Note — The article was checked and updated January 2023.
Resilience is the ability to adapt and overcome mental or physical stress, trauma and adversity. By building skills to endure hardship, we are able to push through challenging times.
If we fail or fall, having resilience will help us bounce back and continue to achieve our goal.
Why is resilience important
The world we live in is sometimes tough and can be challenging. It is rarely all rainbows and sunshine. We may find our lives are peaceful and calm at times and at other times turbulent and stressful. Like the ocean, it is unpredictable.
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The ability for humans to withstand and cope with the unpredictable nature of life and bounce back, and grow from it, is typically referred to as resiliency – being buoyant and strong, adaptable and flexible in the face of adversity.
Think of sporting greats who suffer an injury and go on to claim world titles. These individuals do not give up. The focus and interpretation of the negative event changes from what has been lost to what they now need to reclaim and the actions they need to take towards recovery and then greatness.
These are people who are prepared and willing to work through any challenges. They do not view a challenge as unsurmountable.
They believe in their dream and focus their energy, and efforts towards achieving that dream.
How to build (personal) resilience
Resiliency is best demonstrated by babies learning to crawl and walk and run. It is a process in which the child develops the skills, confidence, strength and energy to start moving. Each movement is deliberate and may not look easy. It continues, however, regardless of how many stumbles, injuries and falls there may be.
The goal of crawling or walking becomes greater than the hurdles, stumbles, falls and obstacles ahead. Being resilient often includes having insight, dreams or a sense of knowing that the journey is going to be successful.
People are not generally born with resilience nor do they have or not have resilience. We can learn resilience from other people. Their journey from adversity to victory can help inspire us to know we can get there too.
We can also learn from our own stories of how we handled difficult times and events successfully and how we became stronger and more resourceful.
Science behind Resilience
Dr Martin Seligman, PhD, a professor of psychology and leading authority in the field of resiliency, studied how people deal with setbacks. We can see him with the Dalai Lama in the image below.
He discovered that there are three P’s – personalisation, pervasiveness and permanence – that less resilient people use to explain setbacks.
A less resilient person adopts a pessimistic outlook. When faced with a set back or negative event they believe this is permanent, personal and all pervasive. The less resilient person says “it will last forever” or “it will undermine everything I do” or “I am responsible or at fault”.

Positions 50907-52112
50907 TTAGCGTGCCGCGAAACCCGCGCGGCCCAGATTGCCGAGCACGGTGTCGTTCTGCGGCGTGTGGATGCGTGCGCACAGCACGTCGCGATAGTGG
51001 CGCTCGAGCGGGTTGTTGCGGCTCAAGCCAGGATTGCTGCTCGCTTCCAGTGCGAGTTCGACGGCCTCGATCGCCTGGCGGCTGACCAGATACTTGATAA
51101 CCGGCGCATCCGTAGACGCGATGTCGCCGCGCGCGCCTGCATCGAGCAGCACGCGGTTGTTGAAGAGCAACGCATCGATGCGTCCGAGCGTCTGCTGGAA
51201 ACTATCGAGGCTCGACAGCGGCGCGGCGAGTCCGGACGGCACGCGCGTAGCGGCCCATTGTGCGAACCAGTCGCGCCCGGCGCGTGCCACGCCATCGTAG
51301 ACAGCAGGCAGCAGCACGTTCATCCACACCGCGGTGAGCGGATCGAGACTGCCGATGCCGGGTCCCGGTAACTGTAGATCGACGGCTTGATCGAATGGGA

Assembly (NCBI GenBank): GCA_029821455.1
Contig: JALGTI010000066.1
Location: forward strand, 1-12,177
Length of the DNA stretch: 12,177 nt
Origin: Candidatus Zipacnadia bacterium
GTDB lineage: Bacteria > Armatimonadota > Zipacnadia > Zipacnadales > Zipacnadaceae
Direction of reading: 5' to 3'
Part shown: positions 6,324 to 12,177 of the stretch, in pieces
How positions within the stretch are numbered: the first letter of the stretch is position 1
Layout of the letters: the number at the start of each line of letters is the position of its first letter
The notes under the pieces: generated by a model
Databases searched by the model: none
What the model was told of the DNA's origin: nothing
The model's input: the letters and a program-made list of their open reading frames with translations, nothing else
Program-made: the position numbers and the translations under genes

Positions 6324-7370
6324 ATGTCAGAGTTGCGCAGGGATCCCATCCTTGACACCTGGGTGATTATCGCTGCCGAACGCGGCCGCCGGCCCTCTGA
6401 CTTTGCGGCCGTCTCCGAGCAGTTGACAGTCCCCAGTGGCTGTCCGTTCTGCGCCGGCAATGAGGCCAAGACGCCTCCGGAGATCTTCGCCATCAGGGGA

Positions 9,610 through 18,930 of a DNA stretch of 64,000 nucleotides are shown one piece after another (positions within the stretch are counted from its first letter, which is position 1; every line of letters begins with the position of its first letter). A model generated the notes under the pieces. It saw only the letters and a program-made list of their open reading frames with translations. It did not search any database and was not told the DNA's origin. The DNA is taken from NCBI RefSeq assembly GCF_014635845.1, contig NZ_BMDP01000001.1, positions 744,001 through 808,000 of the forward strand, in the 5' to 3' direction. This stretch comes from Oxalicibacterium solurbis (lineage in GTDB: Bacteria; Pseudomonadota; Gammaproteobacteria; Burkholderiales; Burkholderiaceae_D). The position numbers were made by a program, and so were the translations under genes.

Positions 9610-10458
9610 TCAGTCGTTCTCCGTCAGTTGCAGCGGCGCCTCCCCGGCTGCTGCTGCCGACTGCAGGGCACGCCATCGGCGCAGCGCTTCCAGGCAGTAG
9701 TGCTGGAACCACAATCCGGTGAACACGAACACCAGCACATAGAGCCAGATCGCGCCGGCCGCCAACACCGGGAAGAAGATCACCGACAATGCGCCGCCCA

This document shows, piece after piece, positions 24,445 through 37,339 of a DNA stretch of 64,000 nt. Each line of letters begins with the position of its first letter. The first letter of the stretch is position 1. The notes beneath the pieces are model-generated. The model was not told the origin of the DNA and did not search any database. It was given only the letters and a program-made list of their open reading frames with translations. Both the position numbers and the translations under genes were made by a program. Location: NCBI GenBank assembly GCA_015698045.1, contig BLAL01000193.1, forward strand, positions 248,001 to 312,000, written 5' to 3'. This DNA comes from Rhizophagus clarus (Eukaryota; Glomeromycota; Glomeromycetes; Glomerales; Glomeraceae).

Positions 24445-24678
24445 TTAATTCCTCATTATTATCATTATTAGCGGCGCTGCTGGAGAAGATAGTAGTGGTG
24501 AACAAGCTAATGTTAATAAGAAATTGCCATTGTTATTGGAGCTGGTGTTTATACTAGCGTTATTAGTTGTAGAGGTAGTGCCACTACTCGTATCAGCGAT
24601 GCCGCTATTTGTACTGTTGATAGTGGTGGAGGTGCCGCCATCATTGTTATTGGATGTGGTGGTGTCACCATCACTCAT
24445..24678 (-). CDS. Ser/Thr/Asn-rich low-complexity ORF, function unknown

An optimistic and more resilient person does not adopt these distortions but instead disputes them by saying “I can change it” or “ it’s just one situation and it’s going away quickly”.
They do not generalise and find evidence that the adverse event is outside of their control.
Life inflicts the same setbacks and tragedies on the optimist as on the pessimist, but the optimist weathers them better.”
Bounce back and don’t give up (an example of being resilient)
To demonstrate resilience it can be helpful to use a metaphor of the resilient captain. A captain can have all the skills, provisions, navigational equipment, experience and best crew but on their journey they may encounter events that they can not always control.
When adverse events happen, a resilient captain may need to draw on all of his own and others’ experience, knowledge and skills learned through successful sailings. This may involve researching and obtaining advice about what to do.
The captain may also need to ask for help or calmly delegate responsibilities and tasks to their crew members. This may involve considering and adopting other points of view and supporting others to carry out important functions.
Being resilient may mean being flexible and brave enough to choose alternative routes despite resistance. It may mean pausing the journey so the boat can be repaired, restocked and the crew can rest before the journey continues.
The Captain may need to visualise that the journey will be successful and navigate through discomfort by adopting positive thoughts and beliefs and abandoning negative self talk. For example, reframing “I will not survive, this is bigger than me” to “this journey is teaching me new skills that will improve my performance as a captain” or “the obstacles brought our crew together in ways I never imagined”.
The captain knows that resiliency means their mind is tuned to creativity and not stifled by impossibility.
Be the captain of your ship and do not be afraid of storms.
Suzie’s professional background is in the areas of law, employment relations and change management. She has always been passionate about mental health and wellbeing, and her life purpose is to empower others to heal, rise and stay afloat.
Suzie uses NLP, hypnotherapy and life coaching techniques together with her life experience to help her clients release any negative feelings, thoughts and beliefs that may be preventing them from living their best life.
Suzie is available for private therapy sessions from her home or by zoom. Please visit www.resiliencyltd.com and learn more about Suzie and her work.
(1) Dr Martin Seligman, “Learned Optimism – How to Change Your Life and Your Mind”, 2006. Harvard Health Letter. (2009).